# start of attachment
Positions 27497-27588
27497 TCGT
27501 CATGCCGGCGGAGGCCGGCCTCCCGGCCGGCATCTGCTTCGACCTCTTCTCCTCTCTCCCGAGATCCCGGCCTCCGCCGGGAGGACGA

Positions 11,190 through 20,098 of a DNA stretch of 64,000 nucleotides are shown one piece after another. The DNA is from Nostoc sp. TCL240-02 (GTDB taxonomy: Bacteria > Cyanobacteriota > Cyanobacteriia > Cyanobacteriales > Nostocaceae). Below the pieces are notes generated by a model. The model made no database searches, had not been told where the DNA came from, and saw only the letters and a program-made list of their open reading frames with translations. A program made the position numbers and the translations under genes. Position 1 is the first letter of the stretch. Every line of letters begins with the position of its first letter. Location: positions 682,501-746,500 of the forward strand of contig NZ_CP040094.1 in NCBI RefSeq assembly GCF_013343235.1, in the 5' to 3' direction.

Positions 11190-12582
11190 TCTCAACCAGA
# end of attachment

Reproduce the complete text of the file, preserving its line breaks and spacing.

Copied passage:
Positions 27497-27588
27497 TCGT
27501 CATGCCGGCGGAGGCCGGCCTCCCGGCCGGCATCTGCTTCGACCTCTTCTCCTCTCTCCCGAGATCCCGGCCTCCGCCGGGAGGACGA

Positions 11,190 through 20,098 of a DNA stretch of 64,000 nucleotides are shown one piece after another. The DNA is from Nostoc sp. TCL240-02 (GTDB taxonomy: Bacteria > Cyanobacteriota > Cyanobacteriia > Cyanobacteriales > Nostocaceae). Below the pieces are notes generated by a model. The model made no database searches, had not been told where the DNA came from, and saw only the letters and a program-made list of their open reading frames with translations. A program made the position numbers and the translations under genes. Position 1 is the first letter of the stretch. Every line of letters begins with the position of its first letter. Location: positions 682,501-746,500 of the forward strand of contig NZ_CP040094.1 in NCBI RefSeq assembly GCF_013343235.1, in the 5' to 3' direction.

Positions 11190-12582
11190 TCTCAACCAGA